Contrary to popular myth, sleeping naked in a sleeping bag is not warmer than wearing additional clothing. There are actually many good reasons not to sleep naked in your sleeping bag if you want to stay warm and preserve the investment you’ve made in an expensive bag.
Let’s assume the you have a sleeping bag that is properly rated for the temperatures that you’ll be using it for. The next biggest factor in whether you will be warm or not is the insulation rating of your sleeping pad. Unless, you have the right amount of insulation below you, the ground will absorb most of the radiant heat vented by your sleeping bag and you’ll feel cold at night. You can prevent this by using an insulated sleeping pad like the Big Agnes Air Core or the Exped Downmat 7. These pads contain primaloft and down, which trap the warmth you generate at night and reflect it back at you. This is necessary to compensate for the fact that you are lying on your sleeping bag, which compresses the down or synthetic fill, eliminating most of it’s loft and heat retention capabilities.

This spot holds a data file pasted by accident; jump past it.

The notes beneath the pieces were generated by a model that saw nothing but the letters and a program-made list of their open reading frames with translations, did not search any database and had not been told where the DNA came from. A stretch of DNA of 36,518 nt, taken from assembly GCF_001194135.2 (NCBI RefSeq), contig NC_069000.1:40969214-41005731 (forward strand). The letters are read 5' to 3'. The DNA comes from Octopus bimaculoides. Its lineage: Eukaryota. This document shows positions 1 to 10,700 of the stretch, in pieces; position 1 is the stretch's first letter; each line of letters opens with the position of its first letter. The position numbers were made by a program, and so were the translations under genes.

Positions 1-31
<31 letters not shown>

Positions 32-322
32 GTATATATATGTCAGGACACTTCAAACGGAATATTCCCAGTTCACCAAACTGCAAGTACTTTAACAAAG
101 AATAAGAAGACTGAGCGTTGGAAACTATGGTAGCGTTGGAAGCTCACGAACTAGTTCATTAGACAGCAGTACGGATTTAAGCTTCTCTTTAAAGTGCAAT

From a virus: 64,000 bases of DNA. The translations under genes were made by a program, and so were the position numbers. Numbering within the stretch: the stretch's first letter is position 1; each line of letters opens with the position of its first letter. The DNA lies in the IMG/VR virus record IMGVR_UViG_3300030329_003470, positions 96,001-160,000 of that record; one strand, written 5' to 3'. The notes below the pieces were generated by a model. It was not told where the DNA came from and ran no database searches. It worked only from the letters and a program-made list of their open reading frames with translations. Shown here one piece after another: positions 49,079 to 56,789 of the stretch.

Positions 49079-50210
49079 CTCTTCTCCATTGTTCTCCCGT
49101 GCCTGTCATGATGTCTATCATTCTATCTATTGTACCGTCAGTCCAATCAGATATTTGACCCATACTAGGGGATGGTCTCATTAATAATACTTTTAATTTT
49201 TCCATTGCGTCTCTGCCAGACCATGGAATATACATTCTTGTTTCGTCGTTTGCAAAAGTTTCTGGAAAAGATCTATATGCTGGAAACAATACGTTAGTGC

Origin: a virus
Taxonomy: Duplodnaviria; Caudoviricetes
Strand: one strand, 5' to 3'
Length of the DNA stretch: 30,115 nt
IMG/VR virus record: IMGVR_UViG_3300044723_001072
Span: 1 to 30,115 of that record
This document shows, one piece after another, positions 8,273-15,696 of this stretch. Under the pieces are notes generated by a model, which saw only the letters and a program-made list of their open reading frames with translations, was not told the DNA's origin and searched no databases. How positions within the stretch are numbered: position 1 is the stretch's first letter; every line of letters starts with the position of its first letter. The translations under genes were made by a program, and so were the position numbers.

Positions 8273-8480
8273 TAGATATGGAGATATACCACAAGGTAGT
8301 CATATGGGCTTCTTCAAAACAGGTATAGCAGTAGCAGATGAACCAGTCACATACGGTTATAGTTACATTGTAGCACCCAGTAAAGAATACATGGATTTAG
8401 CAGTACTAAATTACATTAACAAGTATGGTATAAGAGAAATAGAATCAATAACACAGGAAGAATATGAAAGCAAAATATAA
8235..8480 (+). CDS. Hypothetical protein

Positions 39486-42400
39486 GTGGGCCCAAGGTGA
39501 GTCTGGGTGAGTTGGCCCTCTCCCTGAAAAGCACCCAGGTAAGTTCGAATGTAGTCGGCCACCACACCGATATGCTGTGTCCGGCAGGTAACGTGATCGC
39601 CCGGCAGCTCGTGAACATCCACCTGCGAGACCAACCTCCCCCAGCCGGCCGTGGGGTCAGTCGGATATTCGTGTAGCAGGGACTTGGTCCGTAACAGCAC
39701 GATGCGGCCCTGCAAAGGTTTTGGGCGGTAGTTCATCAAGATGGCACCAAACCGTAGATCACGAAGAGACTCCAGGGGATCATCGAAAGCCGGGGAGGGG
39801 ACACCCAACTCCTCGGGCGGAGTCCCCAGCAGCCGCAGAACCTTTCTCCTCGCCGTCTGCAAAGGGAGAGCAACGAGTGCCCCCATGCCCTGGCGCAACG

The next most important factor in staying warm at night will be a hat, even if you are sleeping in a mummy bag. It is estimated that 20-40% of the your bodyheat is lost through your neck and head, so covering them up can keep you warmer.
Now suppose you’ve taken all these steps and your are still cold. Well, now is the time to start putting on clothes. Start with long underwear, socks, and then a coat with additional insulation. All of these will descrease the amount of room in your sleeping bag taken up by air and increase your warmth level because your body has to heat less air in the sleeping bag around you. If you are still freezing, you can stuff more of your gear inside the bag with you, to further reduce the amount of air in sleeping bag.
More advanced techniques for staying warm utilize vapor barriers. These are primarily used by moutaineers or winter campers in extreme environments.
Finally, if you have invested a lot of money in a sleeping bag and you want to keep it for many years to come, it is advisable that you bring along a pair of long underwear (top and bottom) on backpacking trips, that you only use for sleeping in. These clothes will help keep the inside of your sleeping bag clean and prevent the dirt, oil, or chemicals such as DEET, that have collected on your body after several days, from ruining your bag. These clothes can be used in emergency situations when all of your others are drenched or they can help prevent bugs from biting you if you need to vent your bag in hot weather.
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